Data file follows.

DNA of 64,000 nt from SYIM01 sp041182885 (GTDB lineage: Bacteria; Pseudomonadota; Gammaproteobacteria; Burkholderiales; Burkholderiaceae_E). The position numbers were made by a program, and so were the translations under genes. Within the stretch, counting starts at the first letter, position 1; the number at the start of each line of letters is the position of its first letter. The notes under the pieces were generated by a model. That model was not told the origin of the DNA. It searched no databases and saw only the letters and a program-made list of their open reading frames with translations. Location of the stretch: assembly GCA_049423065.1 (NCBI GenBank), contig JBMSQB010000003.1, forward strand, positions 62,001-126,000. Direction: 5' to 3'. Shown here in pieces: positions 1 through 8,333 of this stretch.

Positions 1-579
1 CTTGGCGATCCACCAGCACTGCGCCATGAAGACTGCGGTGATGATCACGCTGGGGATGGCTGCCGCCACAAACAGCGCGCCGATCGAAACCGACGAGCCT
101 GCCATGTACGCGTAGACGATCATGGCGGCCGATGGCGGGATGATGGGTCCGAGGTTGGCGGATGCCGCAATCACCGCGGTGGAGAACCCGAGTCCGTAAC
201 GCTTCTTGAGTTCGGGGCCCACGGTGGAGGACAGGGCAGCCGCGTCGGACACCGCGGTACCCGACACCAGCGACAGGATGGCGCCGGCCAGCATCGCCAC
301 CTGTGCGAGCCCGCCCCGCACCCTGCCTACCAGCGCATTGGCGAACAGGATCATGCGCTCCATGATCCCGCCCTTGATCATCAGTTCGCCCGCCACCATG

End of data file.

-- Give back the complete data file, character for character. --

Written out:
DNA of 64,000 nt from SYIM01 sp041182885 (GTDB lineage: Bacteria; Pseudomonadota; Gammaproteobacteria; Burkholderiales; Burkholderiaceae_E). The position numbers were made by a program, and so were the translations under genes. Within the stretch, counting starts at the first letter, position 1; the number at the start of each line of letters is the position of its first letter. The notes under the pieces were generated by a model. That model was not told the origin of the DNA. It searched no databases and saw only the letters and a program-made list of their open reading frames with translations. Location of the stretch: assembly GCA_049423065.1 (NCBI GenBank), contig JBMSQB010000003.1, forward strand, positions 62,001-126,000. Direction: 5' to 3'. Shown here in pieces: positions 1 through 8,333 of this stretch.

Positions 1-579
1 CTTGGCGATCCACCAGCACTGCGCCATGAAGACTGCGGTGATGATCACGCTGGGGATGGCTGCCGCCACAAACAGCGCGCCGATCGAAACCGACGAGCCT
101 GCCATGTACGCGTAGACGATCATGGCGGCCGATGGCGGGATGATGGGTCCGAGGTTGGCGGATGCCGCAATCACCGCGGTGGAGAACCCGAGTCCGTAAC
201 GCTTCTTGAGTTCGGGGCCCACGGTGGAGGACAGGGCAGCCGCGTCGGACACCGCGGTACCCGACACCAGCGACAGGATGGCGCCGGCCAGCATCGCCAC
301 CTGTGCGAGCCCGCCCCGCACCCTGCCTACCAGCGCATTGGCGAACAGGATCATGCGCTCCATGATCCCGCCCTTGATCATCAGTTCGCCCGCCACCATG